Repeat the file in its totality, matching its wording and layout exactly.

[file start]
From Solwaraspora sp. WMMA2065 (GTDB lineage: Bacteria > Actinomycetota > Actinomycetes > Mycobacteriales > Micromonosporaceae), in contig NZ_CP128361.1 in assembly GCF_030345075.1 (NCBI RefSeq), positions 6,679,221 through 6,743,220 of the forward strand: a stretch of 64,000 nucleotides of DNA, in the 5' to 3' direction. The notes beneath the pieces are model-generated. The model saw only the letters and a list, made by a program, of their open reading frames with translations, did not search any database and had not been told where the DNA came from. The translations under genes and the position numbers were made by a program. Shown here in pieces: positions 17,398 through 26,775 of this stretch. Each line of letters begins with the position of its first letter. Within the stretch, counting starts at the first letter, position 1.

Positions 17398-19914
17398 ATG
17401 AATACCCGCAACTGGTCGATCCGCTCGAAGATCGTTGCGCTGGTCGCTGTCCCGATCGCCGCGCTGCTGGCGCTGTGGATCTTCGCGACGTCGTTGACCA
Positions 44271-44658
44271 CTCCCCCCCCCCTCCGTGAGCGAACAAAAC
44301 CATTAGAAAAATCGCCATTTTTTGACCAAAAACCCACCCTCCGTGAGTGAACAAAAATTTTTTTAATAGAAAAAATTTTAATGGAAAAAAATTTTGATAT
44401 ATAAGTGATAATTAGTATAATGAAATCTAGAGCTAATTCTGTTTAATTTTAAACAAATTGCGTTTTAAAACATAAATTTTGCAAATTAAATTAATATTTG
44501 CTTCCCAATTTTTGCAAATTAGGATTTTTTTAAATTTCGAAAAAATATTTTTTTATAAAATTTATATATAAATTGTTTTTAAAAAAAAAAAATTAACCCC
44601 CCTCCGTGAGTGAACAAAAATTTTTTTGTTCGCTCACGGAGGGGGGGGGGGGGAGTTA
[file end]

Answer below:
From Solwaraspora sp. WMMA2065 (GTDB lineage: Bacteria > Actinomycetota > Actinomycetes > Mycobacteriales > Micromonosporaceae), in contig NZ_CP128361.1 in assembly GCF_030345075.1 (NCBI RefSeq), positions 6,679,221 through 6,743,220 of the forward strand: a stretch of 64,000 nucleotides of DNA, in the 5' to 3' direction. The notes beneath the pieces are model-generated. The model saw only the letters and a list, made by a program, of their open reading frames with translations, did not search any database and had not been told where the DNA came from. The translations under genes and the position numbers were made by a program. Shown here in pieces: positions 17,398 through 26,775 of this stretch. Each line of letters begins with the position of its first letter. Within the stretch, counting starts at the first letter, position 1.

Positions 17398-19914
17398 ATG
17401 AATACCCGCAACTGGTCGATCCGCTCGAAGATCGTTGCGCTGGTCGCTGTCCCGATCGCCGCGCTGCTGGCGCTGTGGATCTTCGCGACGTCGTTGACCA
Positions 44271-44658
44271 CTCCCCCCCCCCTCCGTGAGCGAACAAAAC
44301 CATTAGAAAAATCGCCATTTTTTGACCAAAAACCCACCCTCCGTGAGTGAACAAAAATTTTTTTAATAGAAAAAATTTTAATGGAAAAAAATTTTGATAT
44401 ATAAGTGATAATTAGTATAATGAAATCTAGAGCTAATTCTGTTTAATTTTAAACAAATTGCGTTTTAAAACATAAATTTTGCAAATTAAATTAATATTTG
44501 CTTCCCAATTTTTGCAAATTAGGATTTTTTTAAATTTCGAAAAAATATTTTTTTATAAAATTTATATATAAATTGTTTTTAAAAAAAAAAAATTAACCCC
44601 CCTCCGTGAGTGAACAAAAATTTTTTTGTTCGCTCACGGAGGGGGGGGGGGGGAGTTA